Moreover, MCs have a much larger volume expansion than the SW, the main difference being that MCs have a significant expansion in the radial direction (Table 1 and Fig. 6 below) in contrast to the SW, which has no mean radial expansion. Considering an adiabatic expansion implies that MCs should become even cooler than the SW with distance. The opposite is in fact observed, which implies that there is a far greater amount of heating in the MCs than the SW. A significant source of this heating could be a turbulent cascade to small scales. Since βp ≪ 1 in MCs (see Sect. 3.5), the dissipation of a small fraction of the magnetic energy provides a large increase in the plasma temperature, while the same amount of magnetic energy in the SW provides only a small increase in the plasma temperature (βp ≈ 1).

3.5. Proton plasma β

The proton plasma β, denoted βp, is defined as the ratio of the proton thermal pressure to the magnetic pressure. Thus, if the decay of the proton density, proton temperature, and magnetic field intensity are true power laws (respectively, Np ∝ D − nn, Tp ∝ D − nT, and B ∝ D − nB), the decay of βp will be βp ∝ D − nn − nT + 2nB, which in our Ulysses study corresponds to an expected increasing function with the heliodistance, such as βp,exp ∝ D − 1.7 − 0.31 + 2 ∗ 1.18 ~ D + 0.35 for the combined sample ofnon-perturbed and perturbed MCs (Figs. 4b,c, 5a). Another estimation can be realized by supposing an isotropic expansion of MCs with distances that increase as Dm. Assuming the conservations of both mass and magnetic flux (i.e., an ideal regime), we theoretically expect an evolution such that βp ∝ D − 3m − nT + 4m, which is βp ∝ D + 0.25 for non-perturbed and perturbed MCs and βp ∝ D + 0.45 for non-perturbed MCs, and then comparable to the previous estimation.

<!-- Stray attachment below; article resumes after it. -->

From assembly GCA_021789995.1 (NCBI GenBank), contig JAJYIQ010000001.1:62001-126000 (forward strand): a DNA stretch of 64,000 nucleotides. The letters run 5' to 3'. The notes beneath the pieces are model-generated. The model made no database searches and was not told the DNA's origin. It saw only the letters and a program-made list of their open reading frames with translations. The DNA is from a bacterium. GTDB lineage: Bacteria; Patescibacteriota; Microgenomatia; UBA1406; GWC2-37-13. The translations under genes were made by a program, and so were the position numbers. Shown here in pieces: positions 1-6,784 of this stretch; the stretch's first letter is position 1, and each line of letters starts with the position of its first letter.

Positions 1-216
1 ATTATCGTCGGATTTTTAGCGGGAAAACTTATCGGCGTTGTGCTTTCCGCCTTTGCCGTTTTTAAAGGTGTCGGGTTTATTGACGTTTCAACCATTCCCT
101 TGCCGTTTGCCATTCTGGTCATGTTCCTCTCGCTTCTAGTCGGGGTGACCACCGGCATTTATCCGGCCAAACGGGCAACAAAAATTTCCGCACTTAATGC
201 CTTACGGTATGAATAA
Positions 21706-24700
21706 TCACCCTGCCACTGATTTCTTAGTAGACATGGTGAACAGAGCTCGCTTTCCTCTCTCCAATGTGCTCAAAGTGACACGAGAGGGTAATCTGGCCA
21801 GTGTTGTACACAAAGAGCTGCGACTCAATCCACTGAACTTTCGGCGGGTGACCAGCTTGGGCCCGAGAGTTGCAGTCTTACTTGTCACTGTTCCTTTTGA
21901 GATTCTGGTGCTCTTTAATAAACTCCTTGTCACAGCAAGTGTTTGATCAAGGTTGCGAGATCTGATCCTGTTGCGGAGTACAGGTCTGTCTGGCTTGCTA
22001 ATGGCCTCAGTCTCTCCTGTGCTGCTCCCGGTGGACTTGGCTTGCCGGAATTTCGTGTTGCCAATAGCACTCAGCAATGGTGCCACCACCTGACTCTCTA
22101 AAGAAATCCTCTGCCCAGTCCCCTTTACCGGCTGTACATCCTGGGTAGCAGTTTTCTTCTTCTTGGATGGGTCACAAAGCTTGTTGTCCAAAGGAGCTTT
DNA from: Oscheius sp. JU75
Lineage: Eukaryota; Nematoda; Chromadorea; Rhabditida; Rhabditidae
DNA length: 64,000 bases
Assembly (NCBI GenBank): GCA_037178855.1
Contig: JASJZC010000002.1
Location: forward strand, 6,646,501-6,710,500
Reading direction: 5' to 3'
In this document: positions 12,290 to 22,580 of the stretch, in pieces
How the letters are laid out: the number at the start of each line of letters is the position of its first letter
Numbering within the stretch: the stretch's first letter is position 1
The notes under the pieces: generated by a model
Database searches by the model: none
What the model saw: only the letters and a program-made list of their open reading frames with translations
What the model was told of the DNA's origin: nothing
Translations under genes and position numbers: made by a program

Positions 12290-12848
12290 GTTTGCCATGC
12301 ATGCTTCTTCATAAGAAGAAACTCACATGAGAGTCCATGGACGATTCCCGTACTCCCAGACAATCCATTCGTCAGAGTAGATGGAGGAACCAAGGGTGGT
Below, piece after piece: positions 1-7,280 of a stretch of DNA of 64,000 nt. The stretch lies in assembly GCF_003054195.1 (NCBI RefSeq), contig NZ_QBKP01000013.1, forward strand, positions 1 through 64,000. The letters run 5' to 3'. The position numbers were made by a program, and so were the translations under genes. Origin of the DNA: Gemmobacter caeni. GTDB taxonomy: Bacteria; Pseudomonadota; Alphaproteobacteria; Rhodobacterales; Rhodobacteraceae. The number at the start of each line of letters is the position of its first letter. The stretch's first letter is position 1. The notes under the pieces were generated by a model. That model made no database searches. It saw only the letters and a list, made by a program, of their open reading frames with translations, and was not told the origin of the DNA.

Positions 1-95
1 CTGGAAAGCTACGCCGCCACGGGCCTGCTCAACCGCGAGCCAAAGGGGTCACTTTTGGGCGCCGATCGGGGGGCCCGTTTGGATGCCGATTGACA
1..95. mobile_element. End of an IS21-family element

We compute the mean value of βp within each studied cloud, finding that ⟨βp⟩ is lower than unity for all MCs in our sample, and has a tendency to slightly increase with solar distance for non-perturbed and perturbed MCs. We find that βp ∝ D0.35 for the combined groups of MCs (Fig. 5b), so a very similar dependence to that found above assuming exact power laws.

Leitner et al. (2007) found a slight decrease,  ≈ D-0.4, for MCs in the range  [0.3,5.4]  AU. However, this global tendency is not present for MCs observed with Ulysses, as their Fig. 12 shows a tendency of increasing βp with D. We then conclude that βp has a different dependence on D in both the inner and outer heliosphere.